Dungeon Camping






When you make camp in the halls of the dead or the ventricles of a monumental stone war machine you must assume a certain degree of risk. By all means, set a watch, make a rotor, look very very hard into the gloom at the fire side. You may have the pleasure of seeing what bloody inconvenience you have brought upon yourself moments before your sleeping associates do.


1.
An enterprising drip has worked its way into your rations and prompted a luminous blue fungal bloom. It glows faintly and is quite pretty, but might be best not to eat them.

2.
Small creatures have made off with a random item in the night. They have replaced it with a bundle of twigs or other appropriate local detritus. An equitable exchange maybe?

3.
You wake up choking. Your mouths and eyes are filled with little puddles of brown water that dribble down your chest as you sit up in a panic. You seem fine but all your metal gear shows sudden signs of rust developing.

4.
You are woken up several times by the distant voices calling your names. Some of your friends claim it's just the wind, but you heard it. None of you count as having had any sleep, even the naysayers.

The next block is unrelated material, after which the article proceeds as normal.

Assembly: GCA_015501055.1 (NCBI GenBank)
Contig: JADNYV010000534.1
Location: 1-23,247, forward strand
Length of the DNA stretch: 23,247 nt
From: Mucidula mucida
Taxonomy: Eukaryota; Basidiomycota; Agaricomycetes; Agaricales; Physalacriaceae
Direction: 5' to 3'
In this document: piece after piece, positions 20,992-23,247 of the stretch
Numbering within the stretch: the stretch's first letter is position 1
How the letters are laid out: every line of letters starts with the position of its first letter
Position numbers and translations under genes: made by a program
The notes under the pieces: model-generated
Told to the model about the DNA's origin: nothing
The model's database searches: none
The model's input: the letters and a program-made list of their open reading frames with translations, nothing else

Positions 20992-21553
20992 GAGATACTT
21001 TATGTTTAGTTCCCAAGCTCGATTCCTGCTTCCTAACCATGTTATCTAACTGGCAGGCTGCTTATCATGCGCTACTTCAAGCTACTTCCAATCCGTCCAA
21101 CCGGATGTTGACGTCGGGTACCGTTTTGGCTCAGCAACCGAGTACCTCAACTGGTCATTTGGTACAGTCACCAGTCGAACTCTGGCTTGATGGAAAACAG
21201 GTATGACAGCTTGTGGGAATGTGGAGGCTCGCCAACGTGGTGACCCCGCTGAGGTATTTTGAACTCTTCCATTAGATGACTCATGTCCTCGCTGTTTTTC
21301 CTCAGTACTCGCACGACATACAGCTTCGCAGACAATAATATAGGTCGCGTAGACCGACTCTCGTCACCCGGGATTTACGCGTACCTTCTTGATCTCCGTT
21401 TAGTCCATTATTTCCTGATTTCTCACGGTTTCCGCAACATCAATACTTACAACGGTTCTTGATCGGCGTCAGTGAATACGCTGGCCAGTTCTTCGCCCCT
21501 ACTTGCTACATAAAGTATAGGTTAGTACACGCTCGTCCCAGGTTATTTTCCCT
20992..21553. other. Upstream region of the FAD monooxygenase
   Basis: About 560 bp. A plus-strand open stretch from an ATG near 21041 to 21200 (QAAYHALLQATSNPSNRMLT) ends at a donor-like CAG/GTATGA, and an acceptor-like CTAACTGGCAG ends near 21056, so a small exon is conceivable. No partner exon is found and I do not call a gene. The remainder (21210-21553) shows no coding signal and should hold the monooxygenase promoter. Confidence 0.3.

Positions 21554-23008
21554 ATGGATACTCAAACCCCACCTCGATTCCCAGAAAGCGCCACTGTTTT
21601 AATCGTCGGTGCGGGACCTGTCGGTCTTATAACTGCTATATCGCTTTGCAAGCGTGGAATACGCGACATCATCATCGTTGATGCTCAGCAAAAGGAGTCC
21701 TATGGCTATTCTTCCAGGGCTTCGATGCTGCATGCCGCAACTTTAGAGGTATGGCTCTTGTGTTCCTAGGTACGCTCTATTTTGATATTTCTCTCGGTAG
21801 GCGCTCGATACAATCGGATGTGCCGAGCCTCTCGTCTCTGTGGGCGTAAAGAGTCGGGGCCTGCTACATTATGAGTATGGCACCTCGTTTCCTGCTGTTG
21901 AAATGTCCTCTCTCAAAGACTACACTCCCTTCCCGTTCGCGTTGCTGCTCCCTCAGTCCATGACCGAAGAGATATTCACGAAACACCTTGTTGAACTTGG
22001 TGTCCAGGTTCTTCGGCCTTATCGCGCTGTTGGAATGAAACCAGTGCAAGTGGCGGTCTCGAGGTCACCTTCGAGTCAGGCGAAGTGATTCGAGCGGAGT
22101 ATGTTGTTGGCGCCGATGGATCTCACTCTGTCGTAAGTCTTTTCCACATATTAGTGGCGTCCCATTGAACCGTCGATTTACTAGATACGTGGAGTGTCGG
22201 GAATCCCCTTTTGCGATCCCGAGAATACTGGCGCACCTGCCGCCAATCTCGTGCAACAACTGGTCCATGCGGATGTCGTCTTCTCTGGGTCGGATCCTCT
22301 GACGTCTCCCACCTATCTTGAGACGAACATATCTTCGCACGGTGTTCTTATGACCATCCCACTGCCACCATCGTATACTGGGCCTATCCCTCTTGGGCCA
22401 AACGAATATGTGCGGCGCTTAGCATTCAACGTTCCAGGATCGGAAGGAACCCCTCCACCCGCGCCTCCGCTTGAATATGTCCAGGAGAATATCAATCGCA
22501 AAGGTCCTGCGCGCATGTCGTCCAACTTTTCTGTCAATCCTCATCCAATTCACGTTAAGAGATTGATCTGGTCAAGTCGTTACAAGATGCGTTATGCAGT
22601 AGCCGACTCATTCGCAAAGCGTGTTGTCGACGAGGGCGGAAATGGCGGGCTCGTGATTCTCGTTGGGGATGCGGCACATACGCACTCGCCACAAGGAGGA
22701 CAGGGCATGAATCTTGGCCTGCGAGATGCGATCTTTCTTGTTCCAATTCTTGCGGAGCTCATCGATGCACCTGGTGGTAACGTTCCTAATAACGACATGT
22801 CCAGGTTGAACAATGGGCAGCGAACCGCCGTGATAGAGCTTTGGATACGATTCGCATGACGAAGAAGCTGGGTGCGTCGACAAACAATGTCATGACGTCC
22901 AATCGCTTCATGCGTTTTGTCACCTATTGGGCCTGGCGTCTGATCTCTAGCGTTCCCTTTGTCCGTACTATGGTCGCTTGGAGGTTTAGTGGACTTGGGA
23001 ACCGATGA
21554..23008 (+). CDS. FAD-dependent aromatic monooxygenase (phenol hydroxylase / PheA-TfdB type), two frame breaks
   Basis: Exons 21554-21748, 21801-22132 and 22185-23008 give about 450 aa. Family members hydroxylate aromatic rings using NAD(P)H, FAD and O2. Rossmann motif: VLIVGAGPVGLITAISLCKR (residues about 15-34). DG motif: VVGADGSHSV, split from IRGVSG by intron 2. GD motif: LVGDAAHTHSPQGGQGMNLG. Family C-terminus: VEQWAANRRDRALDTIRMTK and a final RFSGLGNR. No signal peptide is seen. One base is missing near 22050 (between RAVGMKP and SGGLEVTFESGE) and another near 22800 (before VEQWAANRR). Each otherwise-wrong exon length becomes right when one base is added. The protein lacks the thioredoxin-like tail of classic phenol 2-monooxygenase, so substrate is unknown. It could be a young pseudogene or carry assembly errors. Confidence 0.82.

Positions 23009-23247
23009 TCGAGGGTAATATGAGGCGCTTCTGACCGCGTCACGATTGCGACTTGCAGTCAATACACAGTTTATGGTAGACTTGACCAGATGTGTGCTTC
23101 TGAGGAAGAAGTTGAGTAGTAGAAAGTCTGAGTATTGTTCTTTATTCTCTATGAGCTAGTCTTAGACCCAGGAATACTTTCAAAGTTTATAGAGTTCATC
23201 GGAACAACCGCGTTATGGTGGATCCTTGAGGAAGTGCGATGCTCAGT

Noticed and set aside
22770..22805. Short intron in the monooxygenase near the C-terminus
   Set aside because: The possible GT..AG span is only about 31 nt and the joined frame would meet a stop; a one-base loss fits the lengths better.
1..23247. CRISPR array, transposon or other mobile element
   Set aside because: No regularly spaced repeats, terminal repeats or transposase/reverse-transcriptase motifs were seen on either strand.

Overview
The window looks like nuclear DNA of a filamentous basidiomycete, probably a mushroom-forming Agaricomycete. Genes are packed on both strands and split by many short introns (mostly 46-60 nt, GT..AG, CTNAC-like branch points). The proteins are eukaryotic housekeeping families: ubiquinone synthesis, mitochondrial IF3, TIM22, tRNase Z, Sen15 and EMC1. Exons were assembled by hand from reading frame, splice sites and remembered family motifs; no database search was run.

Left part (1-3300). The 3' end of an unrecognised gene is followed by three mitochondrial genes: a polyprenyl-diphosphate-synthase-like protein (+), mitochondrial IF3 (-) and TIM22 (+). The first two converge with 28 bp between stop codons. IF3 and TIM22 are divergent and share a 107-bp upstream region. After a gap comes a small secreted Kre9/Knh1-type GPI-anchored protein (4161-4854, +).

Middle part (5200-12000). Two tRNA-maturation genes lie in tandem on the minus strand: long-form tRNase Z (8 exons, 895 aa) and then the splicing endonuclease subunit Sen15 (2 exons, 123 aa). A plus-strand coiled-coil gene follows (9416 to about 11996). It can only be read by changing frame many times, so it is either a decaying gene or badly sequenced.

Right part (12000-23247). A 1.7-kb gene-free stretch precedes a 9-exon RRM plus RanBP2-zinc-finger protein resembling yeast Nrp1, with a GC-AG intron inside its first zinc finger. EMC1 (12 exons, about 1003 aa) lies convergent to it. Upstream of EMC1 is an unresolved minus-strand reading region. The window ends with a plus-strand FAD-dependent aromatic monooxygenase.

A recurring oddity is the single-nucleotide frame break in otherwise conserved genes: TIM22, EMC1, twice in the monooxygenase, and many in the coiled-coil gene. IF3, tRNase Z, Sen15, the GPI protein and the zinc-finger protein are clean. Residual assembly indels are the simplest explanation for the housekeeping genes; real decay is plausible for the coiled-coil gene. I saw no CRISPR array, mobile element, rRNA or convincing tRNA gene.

5.
Your party is awoken by an angry man waving a strip of velum in your face. It has a large seal and apparently entitles them to exclusive rights to the salvaging of this dungeon/cave/ruin/&e. "Them" being a moderately sized adventuring band.

6.
While your watch sleeps and the dreams still hover, you see one of your party enter the fire light and wipe thick juices from their mouth before quietly slipping into their blanket as though they had never left. They claim to remember nothing on waking.

7.
One of you wake up in a different and potentially dangerous location. No one saw you leave or knows where you are.

8.
Everyone wakes up fine and dandy, except for one. That one has an enormous pulsating spider sitting on their face that retreats as the others stir, slipping inside their mouth and down they gullet in a diminishing bouquet of legs. Then they wake up, good as ever.





Develop these in directions prompted by the reactions they receive.

4 comments:

  1. Yes. That's a big fat juicy Yes. Great stuff. I'm going to log this as useful for later. Thanks.

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  2. Replies
    1. You might call it a schedule, possibly.

      Delete
  3. It's amazing how much dungeon camping looks like bivouacking in the field with the enemy "over there", only creepier. Because magic.
    Well played.

    ReplyDelete